AMD is deciding where to build its next fab, with an expansion of the chip maker's Dresden facility seen as the most likely candidate.
Company CEO Hector Ruiz said last week at AMD's analyst conference that further fab capacity was going to be needed soon, a point he re-iterated this week in an interview with German newspaper the Frankfurter Allgemeine Zeitung.
"It is very likely that by the beginning of 2008 we will need a new fab," he said.
According to the paper, AMD has already begun discussing the matter with local authorities in Dresden and the Saxony state government, both of whom have helped the company on past fab projects with a variety of grants.
AMD is currently constructing its Fab 36 in Dresden, its first 300mm wafer production plant. It is already producing chips on a trial basis, with full production anticipated early next year.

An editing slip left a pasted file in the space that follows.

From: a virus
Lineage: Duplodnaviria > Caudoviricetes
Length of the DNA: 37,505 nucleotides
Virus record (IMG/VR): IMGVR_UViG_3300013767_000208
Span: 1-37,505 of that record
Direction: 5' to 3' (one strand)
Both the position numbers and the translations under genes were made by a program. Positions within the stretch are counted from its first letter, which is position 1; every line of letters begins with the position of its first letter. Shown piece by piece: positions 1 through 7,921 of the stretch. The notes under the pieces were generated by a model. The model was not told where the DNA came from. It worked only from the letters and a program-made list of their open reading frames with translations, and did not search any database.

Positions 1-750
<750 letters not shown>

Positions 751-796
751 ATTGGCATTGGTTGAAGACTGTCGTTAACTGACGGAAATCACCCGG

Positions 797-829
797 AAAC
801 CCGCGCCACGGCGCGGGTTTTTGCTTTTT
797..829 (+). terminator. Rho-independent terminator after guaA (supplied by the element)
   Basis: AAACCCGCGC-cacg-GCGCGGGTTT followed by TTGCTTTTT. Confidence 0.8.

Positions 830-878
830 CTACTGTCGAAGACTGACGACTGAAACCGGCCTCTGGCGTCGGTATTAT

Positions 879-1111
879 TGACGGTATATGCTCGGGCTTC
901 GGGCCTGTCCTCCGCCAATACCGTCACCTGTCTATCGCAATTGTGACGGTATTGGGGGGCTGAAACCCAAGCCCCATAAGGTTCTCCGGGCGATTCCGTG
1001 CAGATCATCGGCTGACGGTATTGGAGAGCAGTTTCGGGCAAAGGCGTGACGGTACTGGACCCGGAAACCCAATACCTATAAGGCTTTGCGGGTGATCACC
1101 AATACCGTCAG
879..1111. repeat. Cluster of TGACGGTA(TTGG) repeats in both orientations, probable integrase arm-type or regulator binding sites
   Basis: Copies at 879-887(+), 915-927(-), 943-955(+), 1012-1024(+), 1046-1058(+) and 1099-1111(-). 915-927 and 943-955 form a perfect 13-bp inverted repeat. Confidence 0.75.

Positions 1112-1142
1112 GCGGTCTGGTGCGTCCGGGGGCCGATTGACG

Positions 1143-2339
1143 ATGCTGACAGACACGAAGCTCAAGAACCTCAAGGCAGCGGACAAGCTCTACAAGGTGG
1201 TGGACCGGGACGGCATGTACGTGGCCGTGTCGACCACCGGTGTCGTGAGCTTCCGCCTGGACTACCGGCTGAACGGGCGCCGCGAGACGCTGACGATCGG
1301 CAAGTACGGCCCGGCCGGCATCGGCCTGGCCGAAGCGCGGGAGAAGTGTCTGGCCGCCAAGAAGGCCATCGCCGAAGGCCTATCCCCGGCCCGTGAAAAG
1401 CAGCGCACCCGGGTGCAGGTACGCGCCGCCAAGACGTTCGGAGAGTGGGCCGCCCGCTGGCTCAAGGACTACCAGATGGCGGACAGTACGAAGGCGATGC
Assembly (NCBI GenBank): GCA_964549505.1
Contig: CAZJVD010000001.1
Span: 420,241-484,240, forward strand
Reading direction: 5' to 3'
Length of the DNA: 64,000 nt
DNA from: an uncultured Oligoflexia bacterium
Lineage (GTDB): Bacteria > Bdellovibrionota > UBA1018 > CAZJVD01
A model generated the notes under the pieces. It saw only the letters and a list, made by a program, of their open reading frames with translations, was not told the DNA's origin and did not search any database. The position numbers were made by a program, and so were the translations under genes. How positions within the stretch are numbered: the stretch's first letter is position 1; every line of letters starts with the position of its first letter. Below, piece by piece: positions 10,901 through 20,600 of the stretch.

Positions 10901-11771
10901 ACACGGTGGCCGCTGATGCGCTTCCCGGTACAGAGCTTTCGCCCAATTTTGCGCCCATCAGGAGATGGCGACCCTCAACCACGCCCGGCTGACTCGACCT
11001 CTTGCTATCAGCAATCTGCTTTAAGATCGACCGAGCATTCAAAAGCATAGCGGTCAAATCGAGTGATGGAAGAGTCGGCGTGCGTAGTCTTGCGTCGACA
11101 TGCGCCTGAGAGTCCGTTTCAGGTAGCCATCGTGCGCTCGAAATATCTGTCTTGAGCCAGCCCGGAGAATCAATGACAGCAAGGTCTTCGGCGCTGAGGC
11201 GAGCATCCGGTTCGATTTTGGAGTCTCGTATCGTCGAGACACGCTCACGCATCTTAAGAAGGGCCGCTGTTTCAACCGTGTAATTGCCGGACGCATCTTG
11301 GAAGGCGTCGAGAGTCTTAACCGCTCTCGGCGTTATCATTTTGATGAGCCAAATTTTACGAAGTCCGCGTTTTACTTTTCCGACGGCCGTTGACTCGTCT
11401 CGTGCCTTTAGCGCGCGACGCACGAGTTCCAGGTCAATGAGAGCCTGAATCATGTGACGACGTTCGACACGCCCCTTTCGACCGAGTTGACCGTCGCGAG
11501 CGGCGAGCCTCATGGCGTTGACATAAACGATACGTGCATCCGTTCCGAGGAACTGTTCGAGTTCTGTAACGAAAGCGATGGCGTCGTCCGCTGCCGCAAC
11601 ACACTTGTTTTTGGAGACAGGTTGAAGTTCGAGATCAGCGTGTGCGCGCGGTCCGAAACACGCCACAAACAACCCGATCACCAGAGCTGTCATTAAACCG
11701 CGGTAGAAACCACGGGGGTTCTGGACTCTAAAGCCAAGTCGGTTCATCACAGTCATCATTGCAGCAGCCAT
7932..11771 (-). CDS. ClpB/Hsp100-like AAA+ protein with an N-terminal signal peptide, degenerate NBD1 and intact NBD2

Interestingly, insufficient production capacity is one of the reasons cited by sources close to Apple for the Mac maker's decision to look to Intel for x86 processors rather than AMD.
AMD is aware of the capacity issue and last year began making overtures to foundries in a bid to find production partners. Such is the increasing cost of new plant that the foundry route may prove a more cost-effective future for AMD's chip production. In November 2004, AMD signed Singapore's Chartered Semiconductor to punch out AMD64 processors from 2006 onwards, possibly focusing on 65nm parts.
The company's partnership with IBM in the development of 65nm and 45nm fabrication processes could see AMD making use of Big Blue's foundries.
AMD has been claimed to have set itself the goal of a 25 per cent share of the x86 market, for which it believes it will need to grow its output capacity, from its own production lines and from others', significantly. ®
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